Protozoa - new scans, #7 - "wheel animal" Lecane lunaris
The organism being shown today, just as the Nauplius you may have seen
before, is no "real" Protozoon because it consists of more than one
cell. Its taxonomical name is Lecane lunaris.
Lecane lunaris, regardless of its crab-like appearance, is a member of
the worm family. It is a cell-constant organism which means that the
hatchlings emerging from the eggs have a distinct number of cells which
never changes throughout the life span of the animal. The cells are tiny
in relation to the one of a ciliate; an average-fed Paramecium caudatum
measuring 1/10 of an inch beats Lecane in length.
The most remarkable feature of Lecane is its feeding apparatus. As you
can see there is a prominent zone on both sides of the head. This zone
is covered with cilia wich can only be guessed in this still shot. If
you watch Lecane under the microscope you will usually find the cilia in
motion; they are extended when moving inward but flat to the body when
moving the other direction. Thus a vortex is produced which flushes
Lecane's food right into its mouth which is located in the middle of the
head. This cilia motion makes the prominent zones on the head look like
little wheels in rotation; in fact, the English translation of the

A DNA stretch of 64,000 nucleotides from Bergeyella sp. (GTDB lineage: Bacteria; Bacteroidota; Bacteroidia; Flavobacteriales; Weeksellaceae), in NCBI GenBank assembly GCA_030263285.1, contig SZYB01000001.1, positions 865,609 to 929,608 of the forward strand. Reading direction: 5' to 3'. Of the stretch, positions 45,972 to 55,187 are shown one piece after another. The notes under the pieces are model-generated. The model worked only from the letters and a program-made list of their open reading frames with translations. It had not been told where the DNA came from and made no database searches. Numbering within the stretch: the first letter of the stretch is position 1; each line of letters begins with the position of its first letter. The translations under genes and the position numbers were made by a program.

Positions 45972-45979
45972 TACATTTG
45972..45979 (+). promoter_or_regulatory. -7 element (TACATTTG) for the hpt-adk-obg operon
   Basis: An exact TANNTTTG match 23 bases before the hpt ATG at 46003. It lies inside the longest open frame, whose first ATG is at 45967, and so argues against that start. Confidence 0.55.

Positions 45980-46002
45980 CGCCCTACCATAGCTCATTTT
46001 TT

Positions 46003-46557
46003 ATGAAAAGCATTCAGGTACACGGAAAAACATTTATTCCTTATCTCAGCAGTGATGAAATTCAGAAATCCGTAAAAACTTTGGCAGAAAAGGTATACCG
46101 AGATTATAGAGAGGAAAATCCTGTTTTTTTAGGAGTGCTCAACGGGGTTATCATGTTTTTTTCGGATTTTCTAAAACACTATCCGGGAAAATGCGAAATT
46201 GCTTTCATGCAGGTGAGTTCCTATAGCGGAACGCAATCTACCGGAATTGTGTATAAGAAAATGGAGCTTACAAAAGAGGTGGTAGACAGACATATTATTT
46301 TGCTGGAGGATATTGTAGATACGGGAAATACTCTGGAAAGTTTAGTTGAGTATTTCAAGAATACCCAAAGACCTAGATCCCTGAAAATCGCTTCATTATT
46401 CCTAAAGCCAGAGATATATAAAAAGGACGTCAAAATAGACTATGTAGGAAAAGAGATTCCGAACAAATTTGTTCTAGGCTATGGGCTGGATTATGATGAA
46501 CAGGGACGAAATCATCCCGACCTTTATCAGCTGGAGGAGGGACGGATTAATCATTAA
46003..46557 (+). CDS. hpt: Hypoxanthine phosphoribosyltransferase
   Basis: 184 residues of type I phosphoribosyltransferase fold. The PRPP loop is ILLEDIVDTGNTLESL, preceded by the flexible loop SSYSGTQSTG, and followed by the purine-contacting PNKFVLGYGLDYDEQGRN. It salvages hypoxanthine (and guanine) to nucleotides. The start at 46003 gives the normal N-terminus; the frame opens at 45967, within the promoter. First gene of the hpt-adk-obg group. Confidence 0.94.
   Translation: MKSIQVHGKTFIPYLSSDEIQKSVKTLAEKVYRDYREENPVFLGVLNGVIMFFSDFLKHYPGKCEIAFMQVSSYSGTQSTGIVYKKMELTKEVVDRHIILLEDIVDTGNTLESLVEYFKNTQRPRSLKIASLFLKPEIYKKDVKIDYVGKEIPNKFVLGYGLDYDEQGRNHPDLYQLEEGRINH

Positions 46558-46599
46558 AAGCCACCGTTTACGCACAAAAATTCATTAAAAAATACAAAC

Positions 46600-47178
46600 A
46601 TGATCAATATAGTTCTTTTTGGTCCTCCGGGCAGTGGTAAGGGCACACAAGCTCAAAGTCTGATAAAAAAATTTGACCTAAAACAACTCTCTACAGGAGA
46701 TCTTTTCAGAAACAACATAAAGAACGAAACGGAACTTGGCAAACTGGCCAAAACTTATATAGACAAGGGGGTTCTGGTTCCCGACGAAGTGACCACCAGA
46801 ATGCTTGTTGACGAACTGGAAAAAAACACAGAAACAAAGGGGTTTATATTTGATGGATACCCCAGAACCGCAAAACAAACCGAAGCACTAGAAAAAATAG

common name of Lecane and its family is about "wheel animal", the Latin
class name is Rotatoria.
The menu of Lecane is very versatile. They have no food vacuoles such as
amoebae or ciliates but a real, sophisticated stomach which enables them
to not only eat algae and bacteria but also plantal parts being in
bacterial degradation; this sort of vegetables, by the way, is called
Lecane, as you can easily see, has got two red eyes. One of them is
located in the front part of the head; the other one - the lower one on
this shot - is found on the upper part of the body shell. The shell
varies in stiffness; Lecane has a complex muscular system allowing the
head and the rear antenna to be retracted in case of emergency.
Reproduction of Rotatoria is usually non-sexual. Sexual reproduction may
come into play as a result of environmental factors. Like an example?
For a certain species of the Rotatoria class called Asplanchna sexual
activity is triggered by eating a certain sort of algae which contains a
lot of vitamin E.
Viagra for Protozoa - would you believe it?